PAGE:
Karen Swallow Prior has a terrific post on the ways that author “platforms” can mislead prospective writers about what real influence entails.
Many [authors], understandably, are inspired to emulate the reach and influence of women like Ann Voskamp and Beth Moore. But they don’t account for the fact that these women labored largely unknown for years and, more importantly, didn’t set out in hopes of gaining the wide platforms they have.
My platform isn’t the number of Twitter followers I have or the number of books I’ve sold. (Sadly, we know there are ways of achieving numbers in those areas that are not honorable or right.) My platform is the work I’ve done. I write because it’s part of my job. As an English professor, I am expected to teach students to think, read, and write critically and to do those same things myself. This is my work. In fact, my first big writing “break” occurred unsought in a context that had nothing to do with writing or publishing. I was attending a conference related to an advocacy issue I’m involved with and met an editor of a national publication there. We spoke briefly—about the issue at hand, not writing. A few days later, I received an invitation to pitch a story to the publication. The next break came when an editor at an even bigger national publication read the work I was now publishing at the first outfit and asked me to write for her publication.
I recount this story not to give you a roadmap to follow, but to point out that I was doing the work I was called to, doing it well, and the invitations followed. The invitations are not a given. Good work will assist in the numbers game better than anything else, of course, but, ultimately, excellence is its own reward.
As I have written before, the “platform” issue is ethically dicey but probably an unavoidable part of the publishing world, especially publishing that reaches more than a couple hundred readers. As I wrote a few years ago,
Some authors may find the whole notion of platform distasteful. Some may say “let my work stand on its own merit!” But remember, just about anyone who is a pastor or professor has already spent years developing a ministerial or academic platform. Why did you do an M.Div. or Ph.D., if not to help establish a credible platform from which you speak to congregations, students, or other audiences?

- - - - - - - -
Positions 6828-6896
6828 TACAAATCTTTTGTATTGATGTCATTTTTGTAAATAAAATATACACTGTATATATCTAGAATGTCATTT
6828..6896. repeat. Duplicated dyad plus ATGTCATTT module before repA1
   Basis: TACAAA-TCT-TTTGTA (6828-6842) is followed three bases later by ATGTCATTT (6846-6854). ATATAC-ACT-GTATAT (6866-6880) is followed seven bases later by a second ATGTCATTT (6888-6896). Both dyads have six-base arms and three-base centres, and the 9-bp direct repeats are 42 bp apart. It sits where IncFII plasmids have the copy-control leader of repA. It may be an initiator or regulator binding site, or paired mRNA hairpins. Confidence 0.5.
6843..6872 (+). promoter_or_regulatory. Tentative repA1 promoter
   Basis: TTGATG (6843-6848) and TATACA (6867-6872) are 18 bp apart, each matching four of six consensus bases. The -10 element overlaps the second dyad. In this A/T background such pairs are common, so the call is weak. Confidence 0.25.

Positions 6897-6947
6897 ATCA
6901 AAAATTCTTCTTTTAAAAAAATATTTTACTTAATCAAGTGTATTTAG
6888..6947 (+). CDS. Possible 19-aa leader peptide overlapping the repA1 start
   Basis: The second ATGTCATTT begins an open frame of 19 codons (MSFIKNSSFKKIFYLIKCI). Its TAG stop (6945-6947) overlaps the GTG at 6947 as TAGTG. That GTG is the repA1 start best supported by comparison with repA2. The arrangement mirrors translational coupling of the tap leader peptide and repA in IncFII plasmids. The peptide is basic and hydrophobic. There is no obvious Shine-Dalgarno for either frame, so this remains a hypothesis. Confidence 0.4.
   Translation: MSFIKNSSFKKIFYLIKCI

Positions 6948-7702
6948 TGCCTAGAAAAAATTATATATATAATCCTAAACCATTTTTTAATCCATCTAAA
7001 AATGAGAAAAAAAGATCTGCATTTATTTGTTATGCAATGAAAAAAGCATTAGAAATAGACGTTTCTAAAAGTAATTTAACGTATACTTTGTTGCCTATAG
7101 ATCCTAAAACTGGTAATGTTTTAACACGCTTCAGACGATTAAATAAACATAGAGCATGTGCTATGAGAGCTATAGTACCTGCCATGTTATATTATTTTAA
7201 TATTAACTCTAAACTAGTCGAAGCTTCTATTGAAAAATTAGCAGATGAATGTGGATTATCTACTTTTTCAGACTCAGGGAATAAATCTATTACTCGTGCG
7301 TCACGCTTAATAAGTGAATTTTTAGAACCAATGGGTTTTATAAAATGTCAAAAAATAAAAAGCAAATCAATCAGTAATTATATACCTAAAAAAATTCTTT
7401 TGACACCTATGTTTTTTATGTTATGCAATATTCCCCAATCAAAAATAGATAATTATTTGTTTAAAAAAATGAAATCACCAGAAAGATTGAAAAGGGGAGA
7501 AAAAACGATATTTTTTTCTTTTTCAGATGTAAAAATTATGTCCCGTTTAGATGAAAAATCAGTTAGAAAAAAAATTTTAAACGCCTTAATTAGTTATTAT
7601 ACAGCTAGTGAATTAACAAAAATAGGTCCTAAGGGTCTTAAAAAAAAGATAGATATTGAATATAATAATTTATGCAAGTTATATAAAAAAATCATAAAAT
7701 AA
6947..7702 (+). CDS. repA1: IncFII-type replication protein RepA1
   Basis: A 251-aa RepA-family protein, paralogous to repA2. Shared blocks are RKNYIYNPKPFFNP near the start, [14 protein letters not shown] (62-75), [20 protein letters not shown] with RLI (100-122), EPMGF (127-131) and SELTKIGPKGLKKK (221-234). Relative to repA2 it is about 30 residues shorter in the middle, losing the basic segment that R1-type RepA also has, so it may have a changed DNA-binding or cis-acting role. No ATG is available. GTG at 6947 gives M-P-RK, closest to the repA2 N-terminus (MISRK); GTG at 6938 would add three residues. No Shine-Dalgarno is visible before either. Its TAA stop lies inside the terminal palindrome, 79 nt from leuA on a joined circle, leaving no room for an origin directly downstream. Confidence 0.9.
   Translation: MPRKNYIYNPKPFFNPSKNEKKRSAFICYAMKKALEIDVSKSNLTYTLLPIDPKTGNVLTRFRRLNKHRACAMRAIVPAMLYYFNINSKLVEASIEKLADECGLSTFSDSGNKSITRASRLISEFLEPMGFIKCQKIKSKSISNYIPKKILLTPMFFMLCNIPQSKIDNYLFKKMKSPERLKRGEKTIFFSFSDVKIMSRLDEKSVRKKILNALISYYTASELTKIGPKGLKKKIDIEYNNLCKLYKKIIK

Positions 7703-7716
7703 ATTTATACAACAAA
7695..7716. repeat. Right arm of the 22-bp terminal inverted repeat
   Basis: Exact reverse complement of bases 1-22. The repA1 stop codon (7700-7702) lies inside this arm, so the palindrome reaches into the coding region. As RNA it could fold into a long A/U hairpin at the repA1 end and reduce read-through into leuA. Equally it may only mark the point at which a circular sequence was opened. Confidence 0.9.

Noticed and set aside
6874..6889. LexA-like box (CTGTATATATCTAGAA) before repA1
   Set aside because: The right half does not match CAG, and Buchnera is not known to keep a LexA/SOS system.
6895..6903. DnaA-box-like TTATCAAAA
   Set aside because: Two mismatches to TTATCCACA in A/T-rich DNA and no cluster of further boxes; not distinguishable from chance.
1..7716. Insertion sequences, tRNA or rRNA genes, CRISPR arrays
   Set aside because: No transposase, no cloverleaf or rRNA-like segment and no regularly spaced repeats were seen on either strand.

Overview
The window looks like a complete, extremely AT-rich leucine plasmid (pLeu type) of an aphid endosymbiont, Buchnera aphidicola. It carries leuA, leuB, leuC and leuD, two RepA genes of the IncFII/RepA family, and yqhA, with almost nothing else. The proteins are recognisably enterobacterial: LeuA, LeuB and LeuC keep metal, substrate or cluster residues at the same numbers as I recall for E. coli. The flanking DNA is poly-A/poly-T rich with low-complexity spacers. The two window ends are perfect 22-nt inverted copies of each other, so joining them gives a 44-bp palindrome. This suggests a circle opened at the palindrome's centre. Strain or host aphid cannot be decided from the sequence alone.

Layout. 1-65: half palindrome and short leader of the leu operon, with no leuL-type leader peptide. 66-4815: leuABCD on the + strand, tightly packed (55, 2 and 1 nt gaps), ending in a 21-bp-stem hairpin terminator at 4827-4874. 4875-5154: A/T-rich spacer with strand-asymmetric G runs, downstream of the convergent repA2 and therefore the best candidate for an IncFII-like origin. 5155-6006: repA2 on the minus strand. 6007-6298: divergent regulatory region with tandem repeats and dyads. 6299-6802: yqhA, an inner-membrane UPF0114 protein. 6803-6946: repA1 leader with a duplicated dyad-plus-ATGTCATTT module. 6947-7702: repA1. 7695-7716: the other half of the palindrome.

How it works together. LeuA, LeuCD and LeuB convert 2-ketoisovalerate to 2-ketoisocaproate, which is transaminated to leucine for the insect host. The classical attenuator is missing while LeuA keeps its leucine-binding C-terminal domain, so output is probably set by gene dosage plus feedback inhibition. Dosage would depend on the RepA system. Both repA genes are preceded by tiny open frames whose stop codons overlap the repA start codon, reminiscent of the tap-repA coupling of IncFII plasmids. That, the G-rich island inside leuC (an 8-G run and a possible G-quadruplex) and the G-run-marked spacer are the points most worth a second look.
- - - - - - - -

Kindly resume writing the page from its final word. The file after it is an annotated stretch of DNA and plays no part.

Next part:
Yet it is true, there are dubious authors out there who do little more than build audience, using sensationalism, politics, and publicity to establish themselves as “experts” in this or that field. Their platforms become the real point for such writers, and their books can, in the worst cases, become tools used mostly to monetize the audience. Evangelical Christians seem especially vulnerable to those kinds of authors, I’m afraid.
But charlatanism by some does not change the fact that the “platform” issue is here to stay, and is one of the realities of the business of publishing. Although authors are occasionally “discovered” purely on the merit of their work, aspiring authors normally need some kind of obvious audience on which to draw. Those authors will do well to embrace the fact that they have to not only produce a quality book, but construct a platform so that (hopefully) their book’s message will be heard.
See also these posts on this topic:
Trevin Wax, “On Writing, Branding, and Platform Building”
John Piper, “Is It Sinful to Seek Fame Online?”
Daniel Darling, “Some Thoughts on Writers and Platform”
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